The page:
There are a handful of world class investors whom I will go out of my way to see, hear or read. One of these heavyweights is of course Oscar Rogers. I have not seen anything from him in a while, this link is from late October and I believe is his latest public commentary.
In that clip he gives an impassioned plea for them to fix it.
I think Oscar might be on the verge of throwing in the towel despite this article from the NY Times saying that diversification does still work and that investors should not give up on it.
The idea was simply that in a short term, panicked flight to safety yes everything goes down but the proper mix did go down less. The article never mentioned any sort of defensive strategy like the things I write about. It is no shock that an MSM article would omit such an idea but as mentioned in this week’s video hopefully you did something along these lines in the current bear market or have learned to for the next bear market.
I still believe in diversification. The notion of how to construct a diversified portfolio is evolving however by necessity and thanks to new investment products (not all new products are bad even if a lot of them are flawed). A few of my recent articles for TheStreet.com and a couple of posts on the blog have tried seek out different ways to structure portfolios to have much less risk and reward which of course means the need for a much higher savings rate.
The inspiration is that this decade will cause people to want to give up on the stock market. Well anyone wanting to give up still needs to save and get some sort of return on their savings even if a “normal” 70/30 allocation is not how they will do it.
One idea I’m trying to pull together for an article is along the lines of picking six or seven asset classes (including cash), picking one or two broad based funds for each one and from more of a bottom up tactical strategy entirely sell out of a fund (asset class) that goes below its 200 DMA, or any other defensive concept, and go back in when it goes above. While you are out you are out, not chasing into something else. I imagine this concept would have gone into cash asset class by asset class over the last however many months and now be 100% cash or close to it.
The asset classes might be:
- Domestic Equities
- Foreign Equities
- Domestic Bonds
- Foreign Bonds
- Inflation Protected
- Absolute Return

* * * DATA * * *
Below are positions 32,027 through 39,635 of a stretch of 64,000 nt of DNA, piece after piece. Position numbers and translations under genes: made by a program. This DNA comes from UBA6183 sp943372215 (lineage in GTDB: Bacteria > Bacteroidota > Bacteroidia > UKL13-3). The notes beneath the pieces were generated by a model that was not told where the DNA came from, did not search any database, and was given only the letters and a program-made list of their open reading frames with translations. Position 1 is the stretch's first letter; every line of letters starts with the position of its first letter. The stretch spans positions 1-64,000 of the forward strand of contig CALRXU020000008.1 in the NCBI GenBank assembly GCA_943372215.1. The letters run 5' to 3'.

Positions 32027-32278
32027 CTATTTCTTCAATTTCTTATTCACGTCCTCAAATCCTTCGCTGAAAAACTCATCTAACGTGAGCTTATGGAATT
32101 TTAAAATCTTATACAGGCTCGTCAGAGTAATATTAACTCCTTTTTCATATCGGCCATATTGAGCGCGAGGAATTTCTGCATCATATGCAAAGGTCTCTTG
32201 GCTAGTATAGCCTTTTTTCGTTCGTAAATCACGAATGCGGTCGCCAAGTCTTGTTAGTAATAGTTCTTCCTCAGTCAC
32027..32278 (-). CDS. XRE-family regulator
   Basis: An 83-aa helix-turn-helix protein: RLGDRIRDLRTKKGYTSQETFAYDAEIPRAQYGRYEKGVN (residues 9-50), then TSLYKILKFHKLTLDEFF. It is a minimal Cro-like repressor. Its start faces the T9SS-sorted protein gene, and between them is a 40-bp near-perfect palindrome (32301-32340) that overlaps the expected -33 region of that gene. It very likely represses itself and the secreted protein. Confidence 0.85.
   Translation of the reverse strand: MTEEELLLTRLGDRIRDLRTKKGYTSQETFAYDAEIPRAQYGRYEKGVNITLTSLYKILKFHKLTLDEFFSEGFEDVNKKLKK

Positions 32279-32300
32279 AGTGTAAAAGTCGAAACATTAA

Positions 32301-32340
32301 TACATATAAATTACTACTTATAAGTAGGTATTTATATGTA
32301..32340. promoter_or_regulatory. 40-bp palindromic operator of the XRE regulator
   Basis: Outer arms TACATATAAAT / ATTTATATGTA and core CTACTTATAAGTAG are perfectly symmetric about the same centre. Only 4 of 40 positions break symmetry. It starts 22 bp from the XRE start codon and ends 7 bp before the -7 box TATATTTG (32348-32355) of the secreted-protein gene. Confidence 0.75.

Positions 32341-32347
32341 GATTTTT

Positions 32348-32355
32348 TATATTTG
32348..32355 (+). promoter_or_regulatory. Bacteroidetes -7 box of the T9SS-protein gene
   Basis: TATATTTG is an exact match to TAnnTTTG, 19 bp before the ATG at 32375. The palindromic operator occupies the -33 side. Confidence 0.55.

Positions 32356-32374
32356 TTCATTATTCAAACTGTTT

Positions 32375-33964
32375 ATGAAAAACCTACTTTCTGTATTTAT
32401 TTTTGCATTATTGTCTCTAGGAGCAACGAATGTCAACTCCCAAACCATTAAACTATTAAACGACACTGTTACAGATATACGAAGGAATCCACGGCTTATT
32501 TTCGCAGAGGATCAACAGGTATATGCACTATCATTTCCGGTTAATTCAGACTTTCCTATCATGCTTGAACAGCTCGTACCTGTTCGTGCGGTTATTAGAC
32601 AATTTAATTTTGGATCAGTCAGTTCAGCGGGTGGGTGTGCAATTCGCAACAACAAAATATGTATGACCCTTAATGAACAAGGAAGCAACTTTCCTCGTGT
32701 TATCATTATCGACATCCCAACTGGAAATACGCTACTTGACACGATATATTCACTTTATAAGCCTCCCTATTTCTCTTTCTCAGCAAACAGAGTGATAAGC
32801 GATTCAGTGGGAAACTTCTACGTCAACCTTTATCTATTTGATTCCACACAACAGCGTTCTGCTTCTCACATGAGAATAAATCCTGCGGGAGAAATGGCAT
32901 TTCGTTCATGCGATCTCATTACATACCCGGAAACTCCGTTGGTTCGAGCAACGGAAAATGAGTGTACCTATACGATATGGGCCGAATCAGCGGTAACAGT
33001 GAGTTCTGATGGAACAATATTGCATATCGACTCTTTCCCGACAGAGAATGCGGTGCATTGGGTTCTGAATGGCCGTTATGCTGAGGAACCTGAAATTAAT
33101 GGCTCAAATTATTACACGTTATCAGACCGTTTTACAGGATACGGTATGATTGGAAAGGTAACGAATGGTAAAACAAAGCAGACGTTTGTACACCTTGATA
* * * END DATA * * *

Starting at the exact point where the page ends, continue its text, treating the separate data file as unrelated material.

- Anything else you can think of
The reason not to use a target date fund or asset allocation fund is that most of the time diversification will work and breaking out the asset classes give a better chance to capture the zigs and zags as they occur.
For domestic equities, for example, this strategy could use the Russell 3000 Index Fund (IWV). It went below its 200 DMA last December. So the idea is to have sold when that happened and then just wait until it goes back above. Obviously it sill has not gone back above so that part of the allocation would be in cash. Obviously most of the different segments would have gone to cash a while ago.
This is obviously not that original on several levels but for someone on the verge of giving up there is not that much work. Pick one or two broad based, index-like funds for each segment, set up something to alert you when each holding breaches its 200 DMA and check your email. The funds used would ideally just be a proxy not an attempt to add value versus a proxy. IWV is the US market, something like iShares Aggregate Bond (AGG) is the bond market and so on.
One issue, and there are many, is that IWV is about 40% below its 200 DMA which is a lot of potential gain to give up. While that is a drawback the 200 DMA is headed lower and in another couple of months or so the slope down for it will steepen dramatically and so a crossover could occur long before a 40% rally, or not.
As a reminder this concept would be aimed at people that want to give up but know they can’t and I assume that if you take the time to read a stock market blog people that want to give up does not include you. So while there are flaws galore it is better than nothing.